AFRICAN AMERICAN (T) | Naspers asks Investec to pull 'damaging' analyst report

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Johannesburg – Naspers [JSE:NPN] is asking Investec to withdraw an analyst report that it says contains errors and has damaged Africa’s biggest company by market value and its shareholders.

In the note dated January 22 seen by Bloomberg News, Investec analysts David Smith and Thapelo Mokonyane said Naspers should be valued at a 30% discount to its assets. That’s due to a gradual increase in the number of outstanding shares over 11 years, taxation issues and costs associated with financial transactions, referred to in the report as friction costs, they said.

“While we believe that everyone is entitled to their views, the Investec report on Naspers contains factual inaccuracies and misleading information,” Meloy Horn, head of investor relations at Naspers, said in an emailed response to questions about the note.

“The report is causing us and shareholders significant damage. We will therefore be writing to Investec and formally ask them to withdraw the report and correct these matters.”

Investec and the analysts declined to comment. The Johannesburg-based lender’s hold rating is the only one out of 16 analysts tracked by Bloomberg, with all others a buy.

Naspers stock, which accounts for almost a fifth of the weight of Johannesburg’s stock exchange, has fallen more than 16% since the report was released and is trading at a four-month low.

About R200bn ($16.6bn) has been wiped off the value of the company in six consecutive trading days of declines. The shares traded 3.9% lower at R3 120 at the close in Johannesburg on Monday, valuing the company at almost R1.4 trillion.

“The Investec report on Naspers may have contributed to the share price pressure but there are other factors such as a stronger rand,” Peter Takaendesa, portfolio manager at Mergence Investment Managers in Cape Town, said by email.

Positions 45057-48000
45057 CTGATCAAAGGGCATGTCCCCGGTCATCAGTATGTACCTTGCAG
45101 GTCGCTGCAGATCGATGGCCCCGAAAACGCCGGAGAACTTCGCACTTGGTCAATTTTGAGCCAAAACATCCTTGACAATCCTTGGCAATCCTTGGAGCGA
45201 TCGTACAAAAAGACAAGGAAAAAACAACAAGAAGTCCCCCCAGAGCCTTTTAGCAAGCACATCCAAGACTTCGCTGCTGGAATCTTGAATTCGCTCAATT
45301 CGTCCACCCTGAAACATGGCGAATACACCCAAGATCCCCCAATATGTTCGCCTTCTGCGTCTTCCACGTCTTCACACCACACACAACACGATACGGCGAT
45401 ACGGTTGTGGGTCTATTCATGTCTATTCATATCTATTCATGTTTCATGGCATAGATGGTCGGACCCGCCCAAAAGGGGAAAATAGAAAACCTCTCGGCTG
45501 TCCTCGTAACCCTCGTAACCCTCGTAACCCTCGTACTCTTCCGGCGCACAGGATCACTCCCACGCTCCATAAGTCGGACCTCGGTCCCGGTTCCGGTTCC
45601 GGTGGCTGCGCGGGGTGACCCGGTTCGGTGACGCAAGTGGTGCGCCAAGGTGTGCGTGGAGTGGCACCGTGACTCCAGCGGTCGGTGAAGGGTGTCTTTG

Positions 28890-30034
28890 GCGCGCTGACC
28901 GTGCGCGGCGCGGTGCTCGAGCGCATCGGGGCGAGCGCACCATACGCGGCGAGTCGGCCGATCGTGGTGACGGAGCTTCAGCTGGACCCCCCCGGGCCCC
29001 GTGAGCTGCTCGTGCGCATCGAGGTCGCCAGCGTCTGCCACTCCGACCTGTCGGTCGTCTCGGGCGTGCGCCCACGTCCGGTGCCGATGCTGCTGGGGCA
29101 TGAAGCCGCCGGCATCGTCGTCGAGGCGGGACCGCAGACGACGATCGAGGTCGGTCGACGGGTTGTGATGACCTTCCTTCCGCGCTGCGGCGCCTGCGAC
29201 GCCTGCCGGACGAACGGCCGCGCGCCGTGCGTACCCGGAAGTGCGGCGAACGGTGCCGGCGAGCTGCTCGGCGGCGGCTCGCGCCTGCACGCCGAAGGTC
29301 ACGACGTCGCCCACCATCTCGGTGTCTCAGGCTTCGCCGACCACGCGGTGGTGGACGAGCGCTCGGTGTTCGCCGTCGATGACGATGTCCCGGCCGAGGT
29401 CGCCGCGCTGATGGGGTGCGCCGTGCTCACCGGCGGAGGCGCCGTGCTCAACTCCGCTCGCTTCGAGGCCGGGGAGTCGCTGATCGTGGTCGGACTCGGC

“We saw some other brokers reducing their price targets on Naspers.”

Naspers has long traded at a discount to its 33% stake in Chinese internet giant Tencent Holdings – the company’s crown jewel – which the South African business bought in 2001. Chief Executive Bob Van Dijk has been looking for new investments to replicate that success and help close the valuation gap, and has put cash into a range of global internet companies from the US to Russia and India.

Naspers’s stock has ridden the coat tails of Tencent as it became China’s biggest company, and is the third-best performer on the FTSE/JSE Top 40 index over the past 12 months even after recent declines. Tencent has declined 2.5% since January 22, which may also have contributed to Naspers’s fall, according to Horn.

Naspers’s share dilution over the past 11 years, a result of paying certain employees in stock, has averaged about 0.9% a year, according to Horn, and not 1.9% as the analysts have calculated.

The benefit of owning the Tencent stake hasn’t been affected by the release of new shares and the company is ending its policy of paying compensation with stock plans as historical awards have been paid out, she said.

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